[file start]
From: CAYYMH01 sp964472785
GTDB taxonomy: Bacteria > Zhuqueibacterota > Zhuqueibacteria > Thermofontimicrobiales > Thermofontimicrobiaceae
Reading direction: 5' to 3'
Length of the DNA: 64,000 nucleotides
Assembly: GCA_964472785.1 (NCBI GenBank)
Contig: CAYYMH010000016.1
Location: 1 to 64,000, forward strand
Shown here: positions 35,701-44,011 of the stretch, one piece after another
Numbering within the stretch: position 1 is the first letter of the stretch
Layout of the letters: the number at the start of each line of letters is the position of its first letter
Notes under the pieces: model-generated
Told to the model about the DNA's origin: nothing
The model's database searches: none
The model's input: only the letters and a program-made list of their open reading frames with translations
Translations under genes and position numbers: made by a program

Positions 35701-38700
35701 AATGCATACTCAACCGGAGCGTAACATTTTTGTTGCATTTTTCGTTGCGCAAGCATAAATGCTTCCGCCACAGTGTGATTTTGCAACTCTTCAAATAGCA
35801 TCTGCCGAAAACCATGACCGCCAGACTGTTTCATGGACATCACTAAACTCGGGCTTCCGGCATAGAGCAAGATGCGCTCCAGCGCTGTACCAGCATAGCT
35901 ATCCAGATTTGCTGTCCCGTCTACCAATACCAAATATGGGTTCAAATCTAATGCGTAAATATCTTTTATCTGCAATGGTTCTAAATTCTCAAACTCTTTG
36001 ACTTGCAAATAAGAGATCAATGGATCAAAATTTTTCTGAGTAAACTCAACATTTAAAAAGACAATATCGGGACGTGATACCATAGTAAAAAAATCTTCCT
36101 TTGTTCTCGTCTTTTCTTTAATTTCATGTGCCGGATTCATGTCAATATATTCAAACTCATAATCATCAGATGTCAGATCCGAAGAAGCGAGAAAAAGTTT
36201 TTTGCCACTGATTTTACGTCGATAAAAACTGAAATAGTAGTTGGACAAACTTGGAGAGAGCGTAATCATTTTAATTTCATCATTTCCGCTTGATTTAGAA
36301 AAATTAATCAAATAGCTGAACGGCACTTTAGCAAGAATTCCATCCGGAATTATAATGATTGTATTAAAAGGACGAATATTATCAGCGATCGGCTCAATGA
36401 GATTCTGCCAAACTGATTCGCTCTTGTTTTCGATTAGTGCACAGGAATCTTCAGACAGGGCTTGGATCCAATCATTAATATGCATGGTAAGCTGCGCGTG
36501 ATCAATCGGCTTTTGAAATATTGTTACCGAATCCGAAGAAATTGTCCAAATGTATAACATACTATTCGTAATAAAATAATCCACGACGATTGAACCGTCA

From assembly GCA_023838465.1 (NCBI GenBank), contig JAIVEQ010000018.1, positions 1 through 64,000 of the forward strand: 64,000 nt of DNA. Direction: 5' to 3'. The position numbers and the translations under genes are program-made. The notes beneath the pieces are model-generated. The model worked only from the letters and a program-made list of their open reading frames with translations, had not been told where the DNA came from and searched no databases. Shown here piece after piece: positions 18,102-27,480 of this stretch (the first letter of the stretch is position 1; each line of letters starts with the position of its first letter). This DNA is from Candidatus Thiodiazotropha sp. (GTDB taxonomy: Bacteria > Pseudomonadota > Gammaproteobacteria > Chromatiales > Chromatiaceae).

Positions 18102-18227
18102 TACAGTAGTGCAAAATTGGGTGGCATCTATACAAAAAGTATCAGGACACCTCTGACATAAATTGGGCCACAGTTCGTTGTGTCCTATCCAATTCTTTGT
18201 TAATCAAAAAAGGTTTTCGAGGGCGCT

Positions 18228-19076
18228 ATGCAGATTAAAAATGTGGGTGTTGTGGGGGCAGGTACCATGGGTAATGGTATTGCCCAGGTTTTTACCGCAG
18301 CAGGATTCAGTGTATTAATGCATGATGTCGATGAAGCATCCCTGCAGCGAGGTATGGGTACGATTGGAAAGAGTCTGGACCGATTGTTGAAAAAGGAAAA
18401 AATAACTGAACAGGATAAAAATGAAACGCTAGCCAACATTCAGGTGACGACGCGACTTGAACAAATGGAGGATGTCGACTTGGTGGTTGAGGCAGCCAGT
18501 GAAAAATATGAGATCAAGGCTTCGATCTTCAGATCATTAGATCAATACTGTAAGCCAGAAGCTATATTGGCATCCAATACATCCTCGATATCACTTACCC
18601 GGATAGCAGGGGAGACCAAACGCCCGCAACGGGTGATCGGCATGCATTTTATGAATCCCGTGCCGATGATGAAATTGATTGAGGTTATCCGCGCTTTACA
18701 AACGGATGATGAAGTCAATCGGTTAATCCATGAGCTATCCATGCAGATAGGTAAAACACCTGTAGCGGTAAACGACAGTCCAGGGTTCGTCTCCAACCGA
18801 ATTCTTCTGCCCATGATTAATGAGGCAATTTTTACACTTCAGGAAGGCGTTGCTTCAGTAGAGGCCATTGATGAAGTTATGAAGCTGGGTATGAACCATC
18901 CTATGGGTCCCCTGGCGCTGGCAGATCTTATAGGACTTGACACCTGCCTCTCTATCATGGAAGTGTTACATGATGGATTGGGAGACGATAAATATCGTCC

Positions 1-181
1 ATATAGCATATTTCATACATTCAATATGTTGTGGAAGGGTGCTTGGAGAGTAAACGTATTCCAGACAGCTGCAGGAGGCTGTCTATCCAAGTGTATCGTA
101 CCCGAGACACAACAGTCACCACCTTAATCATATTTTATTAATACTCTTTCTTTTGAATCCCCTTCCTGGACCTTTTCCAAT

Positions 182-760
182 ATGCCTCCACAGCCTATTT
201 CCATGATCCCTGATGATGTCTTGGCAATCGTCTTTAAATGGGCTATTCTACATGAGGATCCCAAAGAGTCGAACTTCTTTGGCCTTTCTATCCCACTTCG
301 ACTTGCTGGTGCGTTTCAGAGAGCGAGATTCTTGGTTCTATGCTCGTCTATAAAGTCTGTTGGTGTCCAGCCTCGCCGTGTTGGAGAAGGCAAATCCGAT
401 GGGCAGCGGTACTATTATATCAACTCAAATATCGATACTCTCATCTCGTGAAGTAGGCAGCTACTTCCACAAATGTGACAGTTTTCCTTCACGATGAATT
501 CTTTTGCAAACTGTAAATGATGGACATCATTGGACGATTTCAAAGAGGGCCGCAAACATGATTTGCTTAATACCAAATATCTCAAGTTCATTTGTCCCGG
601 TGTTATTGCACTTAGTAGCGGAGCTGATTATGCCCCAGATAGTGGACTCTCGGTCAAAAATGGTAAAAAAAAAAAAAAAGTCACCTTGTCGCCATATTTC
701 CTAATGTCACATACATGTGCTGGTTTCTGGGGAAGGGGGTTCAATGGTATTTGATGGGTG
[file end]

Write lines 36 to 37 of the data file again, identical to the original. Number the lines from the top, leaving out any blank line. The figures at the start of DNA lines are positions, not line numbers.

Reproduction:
18701 AACGGATGATGAAGTCAATCGGTTAATCCATGAGCTATCCATGCAGATAGGTAAAACACCTGTAGCGGTAAACGACAGTCCAGGGTTCGTCTCCAACCGA
18801 ATTCTTCTGCCCATGATTAATGAGGCAATTTTTACACTTCAGGAAGGCGTTGCTTCAGTAGAGGCCATTGATGAAGTTATGAAGCTGGGTATGAACCATC